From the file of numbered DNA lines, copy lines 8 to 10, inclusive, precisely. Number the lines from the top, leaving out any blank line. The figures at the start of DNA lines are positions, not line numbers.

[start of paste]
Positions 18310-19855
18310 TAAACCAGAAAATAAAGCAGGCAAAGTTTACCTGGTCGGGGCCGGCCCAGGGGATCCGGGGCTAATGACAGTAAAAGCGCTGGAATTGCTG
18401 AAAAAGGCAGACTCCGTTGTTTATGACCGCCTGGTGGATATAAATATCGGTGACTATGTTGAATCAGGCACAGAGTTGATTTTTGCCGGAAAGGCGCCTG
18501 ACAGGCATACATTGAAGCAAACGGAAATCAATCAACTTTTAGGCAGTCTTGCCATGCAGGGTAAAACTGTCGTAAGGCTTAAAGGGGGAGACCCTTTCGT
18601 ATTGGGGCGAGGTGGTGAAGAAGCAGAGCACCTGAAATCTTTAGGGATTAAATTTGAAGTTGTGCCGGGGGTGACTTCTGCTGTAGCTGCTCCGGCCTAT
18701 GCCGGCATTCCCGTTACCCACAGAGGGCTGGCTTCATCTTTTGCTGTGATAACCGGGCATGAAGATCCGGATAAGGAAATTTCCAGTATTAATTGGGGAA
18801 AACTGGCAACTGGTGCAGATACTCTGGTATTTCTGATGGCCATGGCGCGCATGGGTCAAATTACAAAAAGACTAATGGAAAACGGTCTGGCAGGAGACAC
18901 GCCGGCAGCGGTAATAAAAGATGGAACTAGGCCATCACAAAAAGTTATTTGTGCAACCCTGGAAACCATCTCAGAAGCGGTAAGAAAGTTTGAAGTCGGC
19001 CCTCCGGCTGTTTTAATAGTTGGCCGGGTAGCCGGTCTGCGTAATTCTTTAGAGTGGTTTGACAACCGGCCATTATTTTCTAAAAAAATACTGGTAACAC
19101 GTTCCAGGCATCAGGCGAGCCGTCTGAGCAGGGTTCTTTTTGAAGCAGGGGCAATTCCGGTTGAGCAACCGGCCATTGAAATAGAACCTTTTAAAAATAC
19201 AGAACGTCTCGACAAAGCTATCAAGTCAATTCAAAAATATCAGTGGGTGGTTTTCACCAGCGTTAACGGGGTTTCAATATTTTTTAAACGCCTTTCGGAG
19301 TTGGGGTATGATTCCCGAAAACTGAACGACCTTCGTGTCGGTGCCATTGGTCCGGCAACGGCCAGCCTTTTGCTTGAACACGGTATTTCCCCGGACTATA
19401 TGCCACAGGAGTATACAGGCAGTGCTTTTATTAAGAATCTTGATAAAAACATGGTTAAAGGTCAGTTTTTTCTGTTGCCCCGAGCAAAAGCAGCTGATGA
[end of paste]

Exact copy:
18901 GCCGGCAGCGGTAATAAAAGATGGAACTAGGCCATCACAAAAAGTTATTTGTGCAACCCTGGAAACCATCTCAGAAGCGGTAAGAAAGTTTGAAGTCGGC
19001 CCTCCGGCTGTTTTAATAGTTGGCCGGGTAGCCGGTCTGCGTAATTCTTTAGAGTGGTTTGACAACCGGCCATTATTTTCTAAAAAAATACTGGTAACAC
19101 GTTCCAGGCATCAGGCGAGCCGTCTGAGCAGGGTTCTTTTTGAAGCAGGGGCAATTCCGGTTGAGCAACCGGCCATTGAAATAGAACCTTTTAAAAATAC